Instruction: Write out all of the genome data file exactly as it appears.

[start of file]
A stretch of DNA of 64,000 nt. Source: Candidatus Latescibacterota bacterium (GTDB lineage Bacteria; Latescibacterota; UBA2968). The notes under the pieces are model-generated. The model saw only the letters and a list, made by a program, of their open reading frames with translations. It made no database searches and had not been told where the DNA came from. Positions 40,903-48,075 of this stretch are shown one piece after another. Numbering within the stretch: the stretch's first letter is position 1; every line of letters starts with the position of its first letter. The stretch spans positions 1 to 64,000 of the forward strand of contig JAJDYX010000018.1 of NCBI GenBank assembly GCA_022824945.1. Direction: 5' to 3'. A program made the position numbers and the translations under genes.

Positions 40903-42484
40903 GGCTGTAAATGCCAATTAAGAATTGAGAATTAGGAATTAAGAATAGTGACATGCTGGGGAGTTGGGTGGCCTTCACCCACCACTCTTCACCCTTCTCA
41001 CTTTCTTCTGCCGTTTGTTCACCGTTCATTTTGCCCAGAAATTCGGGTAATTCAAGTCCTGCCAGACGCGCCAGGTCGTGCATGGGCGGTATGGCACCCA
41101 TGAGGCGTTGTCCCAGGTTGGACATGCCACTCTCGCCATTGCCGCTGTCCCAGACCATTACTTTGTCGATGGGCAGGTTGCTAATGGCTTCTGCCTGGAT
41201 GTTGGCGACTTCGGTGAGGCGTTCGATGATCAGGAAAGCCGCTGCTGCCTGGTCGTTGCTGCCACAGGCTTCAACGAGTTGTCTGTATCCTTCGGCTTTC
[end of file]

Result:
A stretch of DNA of 64,000 nt. Source: Candidatus Latescibacterota bacterium (GTDB lineage Bacteria; Latescibacterota; UBA2968). The notes under the pieces are model-generated. The model saw only the letters and a list, made by a program, of their open reading frames with translations. It made no database searches and had not been told where the DNA came from. Positions 40,903-48,075 of this stretch are shown one piece after another. Numbering within the stretch: the stretch's first letter is position 1; every line of letters starts with the position of its first letter. The stretch spans positions 1 to 64,000 of the forward strand of contig JAJDYX010000018.1 of NCBI GenBank assembly GCA_022824945.1. Direction: 5' to 3'. A program made the position numbers and the translations under genes.

Positions 40903-42484
40903 GGCTGTAAATGCCAATTAAGAATTGAGAATTAGGAATTAAGAATAGTGACATGCTGGGGAGTTGGGTGGCCTTCACCCACCACTCTTCACCCTTCTCA
41001 CTTTCTTCTGCCGTTTGTTCACCGTTCATTTTGCCCAGAAATTCGGGTAATTCAAGTCCTGCCAGACGCGCCAGGTCGTGCATGGGCGGTATGGCACCCA
41101 TGAGGCGTTGTCCCAGGTTGGACATGCCACTCTCGCCATTGCCGCTGTCCCAGACCATTACTTTGTCGATGGGCAGGTTGCTAATGGCTTCTGCCTGGAT
41201 GTTGGCGACTTCGGTGAGGCGTTCGATGATCAGGAAAGCCGCTGCTGCCTGGTCGTTGCTGCCACAGGCTTCAACGAGTTGTCTGTATCCTTCGGCTTTC